Getting to the Results you Need: Inclusion of Co-Creation?



Heard a lot of talk about customer/member centricity or co-development with customers as the trend in business strategy and innovation?  Don’t confuse it with what is often alluded to as “inclusion” or “engagement.”  The gap between the two became apparent whenever I tried to put together such co-development project teams with universities and associations. 

 My first step in helping an organization address a challenge and come up with new, innovative solutions is to form a small project team of internal and external stakeholders. The idea is to cull the best of the talent for that particular project and achieve the right composition for that specific team.  You then create the framework, environment and processes that enable joint discovery and optimal outcomes.

 Yet the most conventional organizations have no frame of reference for solutions-directed project teams and push to bring them back to the comfort zone of “committees” and task forces.  Suddenly, institutions whose point of view is informed from the inside rather than the customers’ perspective worry about exclusion. “You have to include Mary, the senior VP from marketing. She “owns” this area.”  “We must absolutely include representatives from both our large and small affiliates so they will not feel left out.”   This is because they confuse inclusion of the outside point of view and co-development with customers with political representation. 

A political process of representation is one of appeasement rather than true engagement, participation and co-development.  Participants are “representatives” of various groups rather than 3-dimentional individuals with a specific reason for and purpose for contributing. The results are predictable variations of what is already there and further entrenchment of “the way things are done.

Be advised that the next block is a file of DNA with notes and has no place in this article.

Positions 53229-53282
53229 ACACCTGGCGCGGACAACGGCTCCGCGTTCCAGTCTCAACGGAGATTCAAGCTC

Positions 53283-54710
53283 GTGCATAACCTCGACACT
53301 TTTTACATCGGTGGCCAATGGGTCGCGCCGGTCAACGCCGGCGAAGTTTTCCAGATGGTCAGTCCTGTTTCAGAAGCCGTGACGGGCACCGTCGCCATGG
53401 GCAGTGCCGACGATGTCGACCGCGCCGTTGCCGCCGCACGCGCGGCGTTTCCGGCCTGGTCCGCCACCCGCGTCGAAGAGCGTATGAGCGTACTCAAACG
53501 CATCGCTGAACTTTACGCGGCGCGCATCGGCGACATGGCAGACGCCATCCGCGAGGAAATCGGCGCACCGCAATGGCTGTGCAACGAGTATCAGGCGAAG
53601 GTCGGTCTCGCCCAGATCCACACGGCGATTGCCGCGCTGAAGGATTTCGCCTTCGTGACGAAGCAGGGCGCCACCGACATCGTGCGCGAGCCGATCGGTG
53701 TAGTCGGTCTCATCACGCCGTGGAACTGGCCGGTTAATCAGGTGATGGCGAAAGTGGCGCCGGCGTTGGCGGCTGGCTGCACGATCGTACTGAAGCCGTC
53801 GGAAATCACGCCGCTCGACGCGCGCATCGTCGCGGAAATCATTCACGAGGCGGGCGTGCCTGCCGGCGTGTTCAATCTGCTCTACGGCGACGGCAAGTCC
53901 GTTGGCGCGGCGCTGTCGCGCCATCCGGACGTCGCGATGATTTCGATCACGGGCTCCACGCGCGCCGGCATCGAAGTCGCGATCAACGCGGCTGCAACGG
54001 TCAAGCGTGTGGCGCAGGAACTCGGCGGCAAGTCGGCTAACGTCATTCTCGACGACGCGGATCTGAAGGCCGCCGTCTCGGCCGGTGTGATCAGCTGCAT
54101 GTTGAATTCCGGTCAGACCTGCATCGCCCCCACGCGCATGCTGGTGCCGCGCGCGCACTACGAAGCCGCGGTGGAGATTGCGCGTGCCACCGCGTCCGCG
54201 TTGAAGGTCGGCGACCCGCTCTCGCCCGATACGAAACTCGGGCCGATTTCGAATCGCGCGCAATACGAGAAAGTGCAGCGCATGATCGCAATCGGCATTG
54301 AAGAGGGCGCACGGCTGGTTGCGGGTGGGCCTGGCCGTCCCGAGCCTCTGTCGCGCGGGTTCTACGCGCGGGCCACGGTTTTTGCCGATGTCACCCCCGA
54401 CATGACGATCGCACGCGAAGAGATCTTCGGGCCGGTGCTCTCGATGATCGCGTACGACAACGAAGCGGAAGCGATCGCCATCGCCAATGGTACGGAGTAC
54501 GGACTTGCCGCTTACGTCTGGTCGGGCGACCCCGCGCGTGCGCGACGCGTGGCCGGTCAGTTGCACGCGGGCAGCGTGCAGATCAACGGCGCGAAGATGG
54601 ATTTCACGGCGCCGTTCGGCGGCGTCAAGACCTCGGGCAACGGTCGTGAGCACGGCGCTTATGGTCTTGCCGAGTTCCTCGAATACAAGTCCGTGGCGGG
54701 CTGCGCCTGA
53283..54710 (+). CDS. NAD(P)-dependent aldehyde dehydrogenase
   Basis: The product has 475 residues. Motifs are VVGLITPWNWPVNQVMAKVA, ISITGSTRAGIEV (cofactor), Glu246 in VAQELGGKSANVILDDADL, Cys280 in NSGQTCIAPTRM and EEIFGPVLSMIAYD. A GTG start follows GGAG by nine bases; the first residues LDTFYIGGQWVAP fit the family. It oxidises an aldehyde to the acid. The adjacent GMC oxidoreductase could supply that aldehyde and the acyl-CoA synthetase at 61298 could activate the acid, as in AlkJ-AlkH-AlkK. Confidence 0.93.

Yesterday, I came across an article by two innovation strategy consultants, Carl Fudge and Joaquin Roca, on how to put together sucessful innovation teams. They offer 10 practices for putting together effective, innovative project teams, based on their interviews of successful “growth leaders” and “management gurus.”  Reversed, their “best practices” read like the manifesto of proper management that countless of bureaucratic, “inside-out” organizations we encountered in our research and consulting apply to relationships with customers and other internal and external stakeholders.  Below are some of my favorites:




Convene a committee or task force to make recommendations

Put together a project team to come up with a fresh solution

The committee’s recommendations remain within existing categories (membership models, benefits structure, etc.)

The team is encouraged to look for new solutions  that might entail new models or categories

Ensure that all departments (or member groups) are fairly represented

Ensure that the right people for the outcome you want are selected

Pick members on the basis of positions, e.g. chapter leaders, board members, department heads

Ensure that you bring people in who can contribute fresh thinking. “We are surprised at how often companies err on the side of caution in this respect, bringing in a group of veterans whose deep experience of the core business can prevent them from seeing new possibilities.”

Committees reinforce and uphold the inside-out perspective—carry out prescribed budget, strategic planning, evaluation or policy processes; reinforce policy rules or procedures and determine compliance; apply policies to determine new priorities, etc.

“Select your team for who they know as well as what they know Every innovation team needs well-connected team members, who, with one glance at their Rolodexes (or iPhones) can find answers and call in favors, fast.”


Committees are not expected to lead to actual results beyond producing reports and recommendations.